According to a new forecast from the Consumer Technology Association (CTA), consumer technology revenues are expected to hit an all-time high of more than $505 billion, and the health and fitness sector will account for a significant portion of that revenue.
“Telemedicine” [for example] is one of those technology-driven services that is revolutionizing the way we provide healthcare, not just in the United States, not just in Europe, but around the world,” said Steve Koenig, vice president of research at CTA.
Koenig made an opening statement to the media on Monday at the Consumer Electronics Show (CES) in Las Vegas. The show will be open to the public from January 5-7.
COVID-19 Pandemic Fuels Telemedicine Use
Koenig said CTA statistics show that one in four adults attended a video meeting for medical purposes in the past year. The statistics matched data from the University of Michigan showing that one in four older Americans had a virtual medical visit in the first three months of the COVID-19 pandemic.
“Remote patient monitoring is starting to gain a lot more momentum and really change the form of care,” Koenig says. For example, electronics company and CES exhibitor Omron has developed a remote patient monitoring system called VitalSight. It connects blood pressure monitors and scales to a clinical electronic patient record.
Koenig noted that therapeutic devices like VitalSight have the potential to help millions of people around the world who are coping with chronic diseases. People can share vital health information in real time or at regular intervals, allowing doctors to keep a close eye on their patients.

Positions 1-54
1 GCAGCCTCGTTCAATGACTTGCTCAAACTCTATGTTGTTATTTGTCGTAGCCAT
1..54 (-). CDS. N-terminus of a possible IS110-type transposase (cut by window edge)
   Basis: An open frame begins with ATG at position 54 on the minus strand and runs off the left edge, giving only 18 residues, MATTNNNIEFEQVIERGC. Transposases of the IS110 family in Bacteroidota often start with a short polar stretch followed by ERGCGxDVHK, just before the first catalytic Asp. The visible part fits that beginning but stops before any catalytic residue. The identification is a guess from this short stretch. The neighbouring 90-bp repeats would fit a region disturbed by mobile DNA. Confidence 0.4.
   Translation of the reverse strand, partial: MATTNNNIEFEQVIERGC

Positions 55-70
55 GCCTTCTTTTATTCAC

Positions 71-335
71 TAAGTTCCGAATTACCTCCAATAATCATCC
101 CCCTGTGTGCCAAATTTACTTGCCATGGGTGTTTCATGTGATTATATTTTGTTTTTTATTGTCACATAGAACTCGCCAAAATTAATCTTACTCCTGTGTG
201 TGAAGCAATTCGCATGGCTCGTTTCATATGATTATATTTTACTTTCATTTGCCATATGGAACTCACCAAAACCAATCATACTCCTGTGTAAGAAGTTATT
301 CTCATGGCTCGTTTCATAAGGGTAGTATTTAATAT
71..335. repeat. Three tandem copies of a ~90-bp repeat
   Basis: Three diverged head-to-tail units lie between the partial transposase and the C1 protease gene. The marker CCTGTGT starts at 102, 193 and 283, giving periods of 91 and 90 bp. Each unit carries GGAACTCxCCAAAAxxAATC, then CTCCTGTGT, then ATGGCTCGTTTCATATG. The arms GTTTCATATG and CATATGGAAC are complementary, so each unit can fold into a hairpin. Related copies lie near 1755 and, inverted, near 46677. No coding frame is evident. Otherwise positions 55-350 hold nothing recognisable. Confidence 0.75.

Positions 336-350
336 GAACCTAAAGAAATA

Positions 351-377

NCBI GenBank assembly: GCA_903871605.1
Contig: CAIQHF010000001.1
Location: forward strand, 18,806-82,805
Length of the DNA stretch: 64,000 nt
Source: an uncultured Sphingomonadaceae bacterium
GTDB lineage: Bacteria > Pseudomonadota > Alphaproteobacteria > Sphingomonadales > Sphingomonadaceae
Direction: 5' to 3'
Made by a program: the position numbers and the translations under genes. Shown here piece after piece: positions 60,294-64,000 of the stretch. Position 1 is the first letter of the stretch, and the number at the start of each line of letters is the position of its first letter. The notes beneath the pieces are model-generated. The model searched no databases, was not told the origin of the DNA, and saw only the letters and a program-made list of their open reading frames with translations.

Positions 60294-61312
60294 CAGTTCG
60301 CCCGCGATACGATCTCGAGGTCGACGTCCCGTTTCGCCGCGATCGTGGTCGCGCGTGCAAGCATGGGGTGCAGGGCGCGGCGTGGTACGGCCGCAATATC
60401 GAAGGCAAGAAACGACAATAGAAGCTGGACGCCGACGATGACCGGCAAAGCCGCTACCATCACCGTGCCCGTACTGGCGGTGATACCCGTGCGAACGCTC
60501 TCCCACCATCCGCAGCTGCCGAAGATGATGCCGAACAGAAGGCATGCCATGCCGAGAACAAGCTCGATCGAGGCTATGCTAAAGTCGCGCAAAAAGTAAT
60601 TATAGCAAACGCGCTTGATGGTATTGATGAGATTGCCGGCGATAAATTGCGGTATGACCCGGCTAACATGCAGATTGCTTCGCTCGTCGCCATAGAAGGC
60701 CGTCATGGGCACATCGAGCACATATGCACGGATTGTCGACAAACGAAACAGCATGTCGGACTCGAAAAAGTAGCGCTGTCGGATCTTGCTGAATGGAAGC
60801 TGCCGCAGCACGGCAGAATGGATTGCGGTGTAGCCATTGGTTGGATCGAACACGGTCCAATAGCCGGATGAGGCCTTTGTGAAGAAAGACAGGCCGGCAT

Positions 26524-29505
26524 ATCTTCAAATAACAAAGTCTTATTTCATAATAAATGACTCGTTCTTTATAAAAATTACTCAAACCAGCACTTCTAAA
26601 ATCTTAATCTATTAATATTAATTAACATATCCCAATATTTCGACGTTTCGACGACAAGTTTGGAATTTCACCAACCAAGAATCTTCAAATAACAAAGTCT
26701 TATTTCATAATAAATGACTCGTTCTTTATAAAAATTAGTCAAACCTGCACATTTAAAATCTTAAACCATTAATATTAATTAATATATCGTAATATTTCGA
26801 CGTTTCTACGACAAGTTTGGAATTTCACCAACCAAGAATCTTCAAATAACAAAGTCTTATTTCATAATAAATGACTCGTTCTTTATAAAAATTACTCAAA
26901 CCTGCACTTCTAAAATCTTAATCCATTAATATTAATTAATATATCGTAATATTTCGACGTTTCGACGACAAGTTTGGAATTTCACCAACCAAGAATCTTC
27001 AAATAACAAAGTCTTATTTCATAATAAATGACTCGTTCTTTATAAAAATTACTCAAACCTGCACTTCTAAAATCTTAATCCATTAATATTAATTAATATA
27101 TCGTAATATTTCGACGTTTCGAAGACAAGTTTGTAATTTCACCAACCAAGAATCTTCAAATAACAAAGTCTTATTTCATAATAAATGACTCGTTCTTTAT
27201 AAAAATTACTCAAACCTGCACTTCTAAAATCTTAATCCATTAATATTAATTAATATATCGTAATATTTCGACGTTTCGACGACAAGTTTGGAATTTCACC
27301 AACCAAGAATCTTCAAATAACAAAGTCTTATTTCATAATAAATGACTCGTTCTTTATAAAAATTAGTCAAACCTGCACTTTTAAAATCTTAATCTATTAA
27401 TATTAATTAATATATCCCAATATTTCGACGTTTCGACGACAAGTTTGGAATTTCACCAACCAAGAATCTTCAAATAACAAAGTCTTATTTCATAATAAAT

Growing Demand for ‘Home Health Hub’ Exercise Equipment
Connected fitness equipment is also becoming popular as part of the ‘home health hub’. CTA statistics showed that sales of connected fitness equipment grew significantly during the pandemic, generating nearly $3.8 billion in revenue in 2021.
By 2022, CTA projects connecting fitness equipment will grow 17 percent and reach nearly $4.5 billion in revenue. CTA says this growth suggests health-conscious consumers will find it practical and convenient to exercise at home, even as gyms and exercise classes reopen.
For example, new immersive rowing machines for the home offer live and on-demand athlete-led workouts.
Tech offers new options in mental health
New technologies are also expanding care options for people seeking mental health support, Koenig said, including online counseling and therapy platforms or mindfulness and meditation apps.
“Depression diagnoses have skyrocketed,” he said. “So solutions are emerging to help people live healthier lives, including better mental fitness and stress management.”
For all these reasons, Koenig views health and fitness as “an emerging market opportunity that is rapidly gaining traction.”